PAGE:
I met my surgeon – let’s call him Dr. S – the day after my adrenal mass was found. Dr. S is the head honcho of surgery for a big NYC hospital but the only surgeries he does are on adrenal glands. I’m told specialization is a good thing.
As a patient, I have noticed that you tend to be treated differently once you get a scary diagnosis. Impossible scheduling matters are overcome. Receptionists act less frosty (for the most part). My endocrinologist (Dr. E), who has always been terrific, gave me her cell number; I already had her email.
But the mundane parts don’t change. Dr. S’s office isn’t any more high tech than that of my other doctors. And given that he treats people like me all day, every day, Dr. S doesn’t seem all that impressed or concerned with my condition or the impending surgery. I suppose that is a good thing.
The appointment was relatively brief. He confirmed that the mass is large and has to come out surgically. He pointed out how the mass has physically displaced my left kidney, spleen and pancreas which explains my appetite extremes, periodic heartburn and nighttime bathroom trips, but not the abdominal pain that sent me to the ER in the first place.
Looking at my CT scan images with me, Dr. S said surgery could wait–until after his vacation and mine. He said I could workout and essentially live normally. Interesting.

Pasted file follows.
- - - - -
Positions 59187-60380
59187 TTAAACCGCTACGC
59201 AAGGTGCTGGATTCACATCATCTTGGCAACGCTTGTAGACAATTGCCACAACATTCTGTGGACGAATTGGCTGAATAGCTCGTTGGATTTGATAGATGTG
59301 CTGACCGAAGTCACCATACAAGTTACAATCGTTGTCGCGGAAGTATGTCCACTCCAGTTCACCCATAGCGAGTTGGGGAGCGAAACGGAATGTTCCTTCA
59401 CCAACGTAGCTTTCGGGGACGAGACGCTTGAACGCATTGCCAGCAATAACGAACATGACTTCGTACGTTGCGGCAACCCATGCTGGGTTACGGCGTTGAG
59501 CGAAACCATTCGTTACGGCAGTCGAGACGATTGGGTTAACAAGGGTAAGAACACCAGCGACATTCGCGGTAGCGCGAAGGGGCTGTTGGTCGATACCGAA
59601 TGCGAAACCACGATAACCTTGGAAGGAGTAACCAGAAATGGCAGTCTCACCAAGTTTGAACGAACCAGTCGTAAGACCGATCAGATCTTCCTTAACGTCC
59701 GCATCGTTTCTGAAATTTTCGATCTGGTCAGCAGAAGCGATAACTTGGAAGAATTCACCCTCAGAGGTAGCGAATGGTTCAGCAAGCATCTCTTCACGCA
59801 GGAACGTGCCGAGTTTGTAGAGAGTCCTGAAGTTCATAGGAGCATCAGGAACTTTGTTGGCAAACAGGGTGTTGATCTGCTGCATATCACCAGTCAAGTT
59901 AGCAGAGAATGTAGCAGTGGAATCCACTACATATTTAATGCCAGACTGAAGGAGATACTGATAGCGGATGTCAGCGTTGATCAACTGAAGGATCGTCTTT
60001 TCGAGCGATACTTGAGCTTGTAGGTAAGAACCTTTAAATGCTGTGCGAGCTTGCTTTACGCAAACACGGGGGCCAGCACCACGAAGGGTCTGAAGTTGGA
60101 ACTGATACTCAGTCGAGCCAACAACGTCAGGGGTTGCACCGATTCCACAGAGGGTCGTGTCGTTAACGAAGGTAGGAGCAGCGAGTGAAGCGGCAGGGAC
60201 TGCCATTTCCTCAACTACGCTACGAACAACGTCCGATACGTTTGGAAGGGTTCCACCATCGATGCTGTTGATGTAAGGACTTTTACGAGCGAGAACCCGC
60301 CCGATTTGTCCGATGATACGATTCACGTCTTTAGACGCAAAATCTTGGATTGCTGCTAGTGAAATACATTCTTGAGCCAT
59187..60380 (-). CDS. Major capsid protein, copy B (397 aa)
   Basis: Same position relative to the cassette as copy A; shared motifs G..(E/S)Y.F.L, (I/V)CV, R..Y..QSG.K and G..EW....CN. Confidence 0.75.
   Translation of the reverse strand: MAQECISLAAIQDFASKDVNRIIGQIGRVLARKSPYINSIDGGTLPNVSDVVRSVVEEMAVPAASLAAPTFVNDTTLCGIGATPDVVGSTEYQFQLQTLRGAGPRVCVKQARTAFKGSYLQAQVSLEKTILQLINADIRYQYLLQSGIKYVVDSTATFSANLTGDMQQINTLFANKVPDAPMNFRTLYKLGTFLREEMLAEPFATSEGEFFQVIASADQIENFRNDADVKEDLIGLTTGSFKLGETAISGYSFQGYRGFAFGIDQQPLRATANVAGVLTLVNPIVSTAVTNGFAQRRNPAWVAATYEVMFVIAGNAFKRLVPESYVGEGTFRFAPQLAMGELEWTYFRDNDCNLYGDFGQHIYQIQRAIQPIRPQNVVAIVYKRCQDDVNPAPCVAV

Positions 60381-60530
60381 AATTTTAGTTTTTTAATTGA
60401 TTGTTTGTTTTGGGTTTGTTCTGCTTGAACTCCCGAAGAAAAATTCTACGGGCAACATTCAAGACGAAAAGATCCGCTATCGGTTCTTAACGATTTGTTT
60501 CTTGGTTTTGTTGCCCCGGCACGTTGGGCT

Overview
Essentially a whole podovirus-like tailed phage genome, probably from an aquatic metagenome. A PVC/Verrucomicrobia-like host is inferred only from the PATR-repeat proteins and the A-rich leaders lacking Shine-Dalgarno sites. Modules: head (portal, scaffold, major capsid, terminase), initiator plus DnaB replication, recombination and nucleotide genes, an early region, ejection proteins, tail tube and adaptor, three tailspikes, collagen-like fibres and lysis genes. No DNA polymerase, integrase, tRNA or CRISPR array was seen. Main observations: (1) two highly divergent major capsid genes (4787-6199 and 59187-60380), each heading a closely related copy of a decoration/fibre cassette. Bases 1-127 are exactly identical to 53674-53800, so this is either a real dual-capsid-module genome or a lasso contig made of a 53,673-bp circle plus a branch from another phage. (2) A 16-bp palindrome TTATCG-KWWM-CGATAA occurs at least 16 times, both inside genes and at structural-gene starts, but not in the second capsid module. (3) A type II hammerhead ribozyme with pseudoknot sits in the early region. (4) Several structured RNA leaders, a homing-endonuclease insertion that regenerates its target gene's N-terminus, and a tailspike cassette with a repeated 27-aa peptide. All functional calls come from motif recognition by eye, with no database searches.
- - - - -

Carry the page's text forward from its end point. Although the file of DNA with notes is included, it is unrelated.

Dr. S also confirmed that doing a biopsy of the mass was a big no. The mass is “self contained” and, if cancerous, a biopsy could release malignant cells into my abdominal cavity. Got it.
So while he did say the C word, he seemed, well, neutral or at least non-committal about the future diagnosis.
Before surgery could be scheduled, Dr. S would talk to Dr. E about the necessary pre-op tests. Most importantly, blood work to determine if the mass was functional would be done. Those results would not provide a diagnosis but would allow the doctors to prepare to replace hormones if needed.
My appointment with Dr. S was on a Friday. On Tuesday I went to Dr. E’s office to start the blood work. She then called in a prescription for the one pill would take that night before returning for the second part of the blood work.
A key element of the blood work is comparing my hormone levels pre and post pill. The results, I was told, would take a full week.
In the meantime, I had received a follow-up call from the ER. While most of the attention had been focused on my adrenal gland, nodules had been found on both lungs and the source of my abdominal pain was still unclear. As a result, more doctors appointments and more tests would be needed. That week, I spent part of Tuesday, Wednesday, Thursday and Friday in some sort of medical office.
Based on the hospital’s location, getting there feels like a grind. But there’s no use complaining. We are just getting started.